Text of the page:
Not many towns have a place that can make a banging grilled cheese by day, and house a subterranean live-mixed discotheque by night, but somehow the sleepy town of San Luis Obispo was blessed with Underground Brewing X Club 91 Live.
KCPR has been hosting house/techno/disco shows twice a month at our new haunt, and we’d love to dance with you. To celebrate Club 91’s downtown debut, DJ Dionysus chatted with one of the founders of Club 91, Velanche Stewart, and some of the current Club 91 DJs to paint a picture of past and present dance music within the KCPR community.
Here’s how I picture the pivotal moment that gave rise to Club 91:
Interior: Third floor of building 26, some Friday night in the year 2004.
Ryan Rosario was exiting a lab, probably (this part is complete embellishment) peeved about some packaging assignment where he had to design a new way to make a milk carton (let the record show that I have no idea what Rosario’s major was, and equally little knowledge about the kinds of projects that would be assigned in a lab on the third floor of building 26,) when he walked right into a wave of electronic music spilling out of the KCPR studio. It was Velanche Stewart on his show “Urban Landscapes.”
Rosario was either hypnotized by the swirling sound, or he was much more confident and outgoing than any other college radio DJ in the history of the world, because he walked right into the studio, and introduced himself to Stewart. The two had a wonderful conversation about music that resulted in Rosario applying to be a DJ.
Rosario was accepted into the radio family, and he and Stewart joined forces to create the first KCPR show that was fully focused on live, on-air mixing. That show became known as Club 91, and was a nascent version of today’s 10-12 pm live-mixed shows.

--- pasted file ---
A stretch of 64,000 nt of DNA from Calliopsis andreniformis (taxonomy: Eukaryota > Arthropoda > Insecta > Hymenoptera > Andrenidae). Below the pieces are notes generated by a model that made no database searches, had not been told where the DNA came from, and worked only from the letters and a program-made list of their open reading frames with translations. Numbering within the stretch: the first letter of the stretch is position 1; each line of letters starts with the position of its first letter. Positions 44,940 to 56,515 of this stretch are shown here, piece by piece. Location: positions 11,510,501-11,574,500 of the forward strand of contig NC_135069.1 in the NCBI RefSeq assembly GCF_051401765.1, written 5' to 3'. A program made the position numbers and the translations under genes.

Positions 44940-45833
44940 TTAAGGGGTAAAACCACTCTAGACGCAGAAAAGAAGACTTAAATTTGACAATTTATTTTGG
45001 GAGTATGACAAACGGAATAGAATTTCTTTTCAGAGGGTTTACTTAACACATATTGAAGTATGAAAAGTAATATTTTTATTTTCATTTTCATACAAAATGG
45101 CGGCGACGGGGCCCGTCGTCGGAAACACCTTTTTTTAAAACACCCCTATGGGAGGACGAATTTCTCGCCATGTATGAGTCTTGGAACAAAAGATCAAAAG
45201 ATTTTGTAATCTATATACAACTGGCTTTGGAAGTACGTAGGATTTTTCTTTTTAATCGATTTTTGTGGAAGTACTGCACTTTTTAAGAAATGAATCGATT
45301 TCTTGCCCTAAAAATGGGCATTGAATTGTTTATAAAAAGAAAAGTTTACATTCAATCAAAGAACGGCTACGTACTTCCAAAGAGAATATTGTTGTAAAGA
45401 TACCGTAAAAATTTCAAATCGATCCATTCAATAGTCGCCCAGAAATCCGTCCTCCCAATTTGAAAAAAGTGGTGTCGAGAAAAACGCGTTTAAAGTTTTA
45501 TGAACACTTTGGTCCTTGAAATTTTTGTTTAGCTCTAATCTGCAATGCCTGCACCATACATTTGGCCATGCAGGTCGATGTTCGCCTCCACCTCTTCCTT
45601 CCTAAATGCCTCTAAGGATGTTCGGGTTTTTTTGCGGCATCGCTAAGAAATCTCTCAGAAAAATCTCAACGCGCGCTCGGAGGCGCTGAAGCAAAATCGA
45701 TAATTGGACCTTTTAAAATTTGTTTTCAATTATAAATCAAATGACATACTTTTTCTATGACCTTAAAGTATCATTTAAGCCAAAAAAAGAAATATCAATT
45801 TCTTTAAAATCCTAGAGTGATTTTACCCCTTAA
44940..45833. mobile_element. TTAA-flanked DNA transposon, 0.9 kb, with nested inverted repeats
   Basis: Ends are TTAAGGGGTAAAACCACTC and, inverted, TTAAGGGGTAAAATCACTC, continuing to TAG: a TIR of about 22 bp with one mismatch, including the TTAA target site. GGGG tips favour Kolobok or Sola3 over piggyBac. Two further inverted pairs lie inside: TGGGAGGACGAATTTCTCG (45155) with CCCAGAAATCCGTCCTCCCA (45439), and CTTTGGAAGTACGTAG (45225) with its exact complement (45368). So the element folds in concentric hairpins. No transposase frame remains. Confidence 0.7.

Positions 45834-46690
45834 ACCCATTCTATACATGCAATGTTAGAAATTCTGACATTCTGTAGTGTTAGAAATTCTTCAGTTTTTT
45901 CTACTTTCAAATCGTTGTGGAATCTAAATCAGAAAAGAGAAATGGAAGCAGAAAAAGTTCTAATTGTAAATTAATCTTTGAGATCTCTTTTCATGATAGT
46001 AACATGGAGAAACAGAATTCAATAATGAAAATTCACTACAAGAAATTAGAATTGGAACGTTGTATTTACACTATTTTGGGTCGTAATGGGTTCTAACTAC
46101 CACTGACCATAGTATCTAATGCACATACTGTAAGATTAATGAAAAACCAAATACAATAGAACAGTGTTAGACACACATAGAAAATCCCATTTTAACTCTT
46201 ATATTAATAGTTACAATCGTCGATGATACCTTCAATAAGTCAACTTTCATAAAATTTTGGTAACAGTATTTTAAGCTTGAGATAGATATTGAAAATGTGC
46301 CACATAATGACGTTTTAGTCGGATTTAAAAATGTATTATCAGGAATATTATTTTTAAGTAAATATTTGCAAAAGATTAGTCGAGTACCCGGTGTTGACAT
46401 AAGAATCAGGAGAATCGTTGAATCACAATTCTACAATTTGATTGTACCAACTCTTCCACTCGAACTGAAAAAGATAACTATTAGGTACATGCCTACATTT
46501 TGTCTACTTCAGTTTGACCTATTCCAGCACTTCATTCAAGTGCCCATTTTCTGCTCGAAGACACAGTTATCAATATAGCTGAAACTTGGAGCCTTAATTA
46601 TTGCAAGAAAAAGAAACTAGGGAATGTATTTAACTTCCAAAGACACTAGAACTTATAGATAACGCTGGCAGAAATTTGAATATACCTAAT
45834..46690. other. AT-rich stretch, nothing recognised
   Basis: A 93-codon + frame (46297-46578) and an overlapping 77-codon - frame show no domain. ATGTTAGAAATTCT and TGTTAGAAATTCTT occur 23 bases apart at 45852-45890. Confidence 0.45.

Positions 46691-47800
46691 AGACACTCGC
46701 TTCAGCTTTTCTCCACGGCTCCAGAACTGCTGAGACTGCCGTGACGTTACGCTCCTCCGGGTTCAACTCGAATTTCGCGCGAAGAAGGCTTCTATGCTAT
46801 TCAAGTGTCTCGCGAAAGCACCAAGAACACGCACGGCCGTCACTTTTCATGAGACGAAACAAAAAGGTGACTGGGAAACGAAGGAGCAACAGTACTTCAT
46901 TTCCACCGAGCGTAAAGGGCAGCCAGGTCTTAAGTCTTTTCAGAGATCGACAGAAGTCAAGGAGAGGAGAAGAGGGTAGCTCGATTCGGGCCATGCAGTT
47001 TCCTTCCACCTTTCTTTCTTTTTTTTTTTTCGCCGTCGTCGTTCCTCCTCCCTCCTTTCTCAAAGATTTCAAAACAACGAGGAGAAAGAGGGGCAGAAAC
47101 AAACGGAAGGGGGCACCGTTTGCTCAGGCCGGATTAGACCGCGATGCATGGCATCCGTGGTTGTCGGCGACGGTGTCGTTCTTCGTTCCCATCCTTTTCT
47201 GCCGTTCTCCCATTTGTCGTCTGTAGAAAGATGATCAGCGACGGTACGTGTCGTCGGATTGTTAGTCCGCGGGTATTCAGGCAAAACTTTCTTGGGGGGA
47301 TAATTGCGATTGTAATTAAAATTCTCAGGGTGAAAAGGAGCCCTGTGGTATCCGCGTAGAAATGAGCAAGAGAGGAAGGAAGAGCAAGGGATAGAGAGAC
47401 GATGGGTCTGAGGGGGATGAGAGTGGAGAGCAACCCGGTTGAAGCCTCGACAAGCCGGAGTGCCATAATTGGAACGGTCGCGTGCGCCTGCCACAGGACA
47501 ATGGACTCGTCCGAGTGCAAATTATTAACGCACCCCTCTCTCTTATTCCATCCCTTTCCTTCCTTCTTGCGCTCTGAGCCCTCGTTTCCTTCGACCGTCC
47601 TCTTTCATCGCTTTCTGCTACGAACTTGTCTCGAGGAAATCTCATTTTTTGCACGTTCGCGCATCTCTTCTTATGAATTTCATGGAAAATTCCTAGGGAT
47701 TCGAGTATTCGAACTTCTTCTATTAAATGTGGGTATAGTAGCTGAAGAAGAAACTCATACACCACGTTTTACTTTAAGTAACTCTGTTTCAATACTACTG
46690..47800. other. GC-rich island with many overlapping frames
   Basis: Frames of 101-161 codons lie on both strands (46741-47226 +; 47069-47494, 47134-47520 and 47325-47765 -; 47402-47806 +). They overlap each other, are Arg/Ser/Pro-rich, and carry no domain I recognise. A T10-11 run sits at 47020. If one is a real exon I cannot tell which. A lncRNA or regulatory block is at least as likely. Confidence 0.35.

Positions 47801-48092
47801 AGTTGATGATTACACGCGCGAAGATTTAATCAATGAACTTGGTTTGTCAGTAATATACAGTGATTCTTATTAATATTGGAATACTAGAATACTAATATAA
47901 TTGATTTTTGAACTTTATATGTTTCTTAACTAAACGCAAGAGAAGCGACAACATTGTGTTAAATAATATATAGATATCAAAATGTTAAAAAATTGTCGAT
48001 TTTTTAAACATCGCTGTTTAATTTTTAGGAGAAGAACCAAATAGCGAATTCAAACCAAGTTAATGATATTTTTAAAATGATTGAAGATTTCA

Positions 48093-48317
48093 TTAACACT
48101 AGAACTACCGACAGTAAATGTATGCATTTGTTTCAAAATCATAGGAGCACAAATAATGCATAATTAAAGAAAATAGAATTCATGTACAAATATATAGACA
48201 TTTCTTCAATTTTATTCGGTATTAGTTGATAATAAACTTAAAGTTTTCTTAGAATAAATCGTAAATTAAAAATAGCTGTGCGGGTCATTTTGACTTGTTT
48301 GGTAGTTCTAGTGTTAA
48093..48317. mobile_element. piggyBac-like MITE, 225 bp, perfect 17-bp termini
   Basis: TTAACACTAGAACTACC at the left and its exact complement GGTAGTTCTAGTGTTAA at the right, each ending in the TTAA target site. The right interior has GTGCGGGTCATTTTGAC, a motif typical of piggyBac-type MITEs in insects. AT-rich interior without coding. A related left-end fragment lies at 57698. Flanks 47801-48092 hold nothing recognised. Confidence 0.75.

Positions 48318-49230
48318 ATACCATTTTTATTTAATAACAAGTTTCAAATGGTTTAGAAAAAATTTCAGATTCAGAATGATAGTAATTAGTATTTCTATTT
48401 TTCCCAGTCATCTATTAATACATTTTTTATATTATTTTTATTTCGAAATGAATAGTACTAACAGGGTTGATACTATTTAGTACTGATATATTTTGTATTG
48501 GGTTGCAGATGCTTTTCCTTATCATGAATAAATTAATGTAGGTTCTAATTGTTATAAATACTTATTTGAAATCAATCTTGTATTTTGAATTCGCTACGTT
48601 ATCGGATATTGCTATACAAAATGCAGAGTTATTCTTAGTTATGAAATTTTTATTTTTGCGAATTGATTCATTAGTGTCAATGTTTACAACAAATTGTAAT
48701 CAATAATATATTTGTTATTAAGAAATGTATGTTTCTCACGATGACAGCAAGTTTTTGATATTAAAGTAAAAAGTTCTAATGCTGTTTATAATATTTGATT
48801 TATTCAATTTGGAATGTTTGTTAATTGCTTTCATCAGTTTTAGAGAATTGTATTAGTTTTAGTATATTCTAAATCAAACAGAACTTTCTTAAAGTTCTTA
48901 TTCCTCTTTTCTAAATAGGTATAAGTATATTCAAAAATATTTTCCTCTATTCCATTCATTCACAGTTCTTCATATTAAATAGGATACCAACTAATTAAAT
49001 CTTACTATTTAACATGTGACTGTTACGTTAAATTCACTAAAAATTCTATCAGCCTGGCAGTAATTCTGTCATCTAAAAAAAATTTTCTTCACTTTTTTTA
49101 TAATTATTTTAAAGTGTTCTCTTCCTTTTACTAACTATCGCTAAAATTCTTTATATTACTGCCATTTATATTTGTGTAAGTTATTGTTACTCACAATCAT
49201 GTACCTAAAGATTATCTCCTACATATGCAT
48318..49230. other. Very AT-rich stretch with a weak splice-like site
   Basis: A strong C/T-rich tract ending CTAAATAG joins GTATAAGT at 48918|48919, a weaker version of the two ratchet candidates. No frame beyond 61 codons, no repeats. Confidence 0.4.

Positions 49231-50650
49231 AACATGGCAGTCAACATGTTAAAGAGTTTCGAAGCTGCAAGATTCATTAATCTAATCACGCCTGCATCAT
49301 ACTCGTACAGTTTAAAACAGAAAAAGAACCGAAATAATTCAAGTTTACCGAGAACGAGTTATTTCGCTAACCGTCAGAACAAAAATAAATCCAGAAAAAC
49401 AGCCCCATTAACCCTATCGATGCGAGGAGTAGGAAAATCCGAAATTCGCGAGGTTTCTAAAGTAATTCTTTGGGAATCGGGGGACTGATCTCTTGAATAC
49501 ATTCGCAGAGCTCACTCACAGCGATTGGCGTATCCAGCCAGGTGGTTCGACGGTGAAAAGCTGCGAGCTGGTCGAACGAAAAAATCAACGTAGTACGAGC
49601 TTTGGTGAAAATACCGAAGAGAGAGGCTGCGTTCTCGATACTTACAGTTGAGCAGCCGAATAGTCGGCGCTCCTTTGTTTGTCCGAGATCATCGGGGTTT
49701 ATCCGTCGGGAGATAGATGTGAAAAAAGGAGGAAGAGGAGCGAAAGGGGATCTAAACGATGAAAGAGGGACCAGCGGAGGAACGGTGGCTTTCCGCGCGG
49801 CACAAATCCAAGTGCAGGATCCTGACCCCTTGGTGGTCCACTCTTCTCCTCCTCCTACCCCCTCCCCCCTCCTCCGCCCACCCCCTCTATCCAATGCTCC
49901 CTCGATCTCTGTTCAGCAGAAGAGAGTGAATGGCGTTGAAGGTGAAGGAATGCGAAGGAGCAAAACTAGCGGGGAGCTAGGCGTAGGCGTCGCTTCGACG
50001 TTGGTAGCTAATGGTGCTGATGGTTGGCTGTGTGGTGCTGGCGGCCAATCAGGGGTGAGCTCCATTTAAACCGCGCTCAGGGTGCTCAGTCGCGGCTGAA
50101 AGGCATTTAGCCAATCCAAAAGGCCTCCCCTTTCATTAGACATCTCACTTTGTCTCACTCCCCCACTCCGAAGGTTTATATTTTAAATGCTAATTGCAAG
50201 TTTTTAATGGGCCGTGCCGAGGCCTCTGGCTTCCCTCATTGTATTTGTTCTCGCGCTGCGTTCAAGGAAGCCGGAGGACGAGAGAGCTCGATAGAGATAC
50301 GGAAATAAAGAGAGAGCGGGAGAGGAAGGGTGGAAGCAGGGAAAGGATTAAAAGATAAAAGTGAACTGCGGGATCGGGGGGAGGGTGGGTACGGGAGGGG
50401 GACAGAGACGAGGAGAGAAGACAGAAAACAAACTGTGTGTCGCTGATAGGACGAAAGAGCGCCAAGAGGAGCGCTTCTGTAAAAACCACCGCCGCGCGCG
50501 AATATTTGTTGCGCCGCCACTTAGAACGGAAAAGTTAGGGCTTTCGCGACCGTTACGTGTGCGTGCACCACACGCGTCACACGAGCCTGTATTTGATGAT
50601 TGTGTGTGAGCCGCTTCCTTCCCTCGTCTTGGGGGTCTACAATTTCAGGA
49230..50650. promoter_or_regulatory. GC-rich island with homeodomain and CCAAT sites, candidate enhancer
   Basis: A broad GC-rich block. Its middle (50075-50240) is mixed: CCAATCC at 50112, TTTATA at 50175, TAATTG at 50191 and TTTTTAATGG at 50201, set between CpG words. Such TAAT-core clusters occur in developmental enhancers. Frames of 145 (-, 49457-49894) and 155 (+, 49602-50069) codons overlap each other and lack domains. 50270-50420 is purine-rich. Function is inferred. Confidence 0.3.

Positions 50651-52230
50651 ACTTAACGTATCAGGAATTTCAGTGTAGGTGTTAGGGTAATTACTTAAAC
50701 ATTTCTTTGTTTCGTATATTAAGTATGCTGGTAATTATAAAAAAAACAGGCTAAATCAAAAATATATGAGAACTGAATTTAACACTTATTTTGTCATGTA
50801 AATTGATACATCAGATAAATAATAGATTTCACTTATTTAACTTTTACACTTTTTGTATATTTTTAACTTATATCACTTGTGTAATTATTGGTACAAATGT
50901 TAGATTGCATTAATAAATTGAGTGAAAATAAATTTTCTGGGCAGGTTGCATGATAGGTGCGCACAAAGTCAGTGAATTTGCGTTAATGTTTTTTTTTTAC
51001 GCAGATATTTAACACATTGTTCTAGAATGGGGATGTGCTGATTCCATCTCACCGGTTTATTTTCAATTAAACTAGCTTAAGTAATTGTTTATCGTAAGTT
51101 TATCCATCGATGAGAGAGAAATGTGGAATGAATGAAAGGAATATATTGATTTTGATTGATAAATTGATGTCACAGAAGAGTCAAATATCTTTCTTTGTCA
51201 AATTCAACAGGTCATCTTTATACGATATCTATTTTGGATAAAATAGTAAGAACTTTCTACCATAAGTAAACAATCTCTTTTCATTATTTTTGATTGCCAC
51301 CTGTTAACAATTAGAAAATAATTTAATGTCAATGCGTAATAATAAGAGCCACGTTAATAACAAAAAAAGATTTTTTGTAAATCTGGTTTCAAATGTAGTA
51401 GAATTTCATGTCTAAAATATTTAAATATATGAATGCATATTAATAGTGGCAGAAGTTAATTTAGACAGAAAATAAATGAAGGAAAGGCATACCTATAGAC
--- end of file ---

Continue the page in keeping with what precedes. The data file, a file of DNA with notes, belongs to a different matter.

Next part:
In its first year, the show had many “live moments” (read as “mistakes” with a gentler connotation). In an interview conducted by Rachel Sloane last year, Rosario said, “I essentially learned everything about DJing live, on air,” and Stewart recalled the show in the same light. “I hadn’t been mixing for long so there were lots of times that we messed up together.” It was a learning opportunity for both DJs who didn’t have much experience, and a chance for the central coast to hear something new.
When I first approached Stewart to inquire about Club 91’s roots, he said, “It’s interesting how enduring the show was, because the beginnings were really humble. Even when I was doing the show, I never knew who was listening, and often did it alone for years. If I had even a few gigs playing live a year, I was lucky.”
But as passion persuades many souls to continue screaming into the void without any response, Stewart kept spinning records and kept Club 91 alive — it was a mutualistic relationship, they both needed each other.
Ella Worley is a KCPR staff member and Cal Poly viticulture junior. She investigated the roots of Club 91 and wrote this article. Trevor Bluhm is a KCPR staff member. He took the pictures.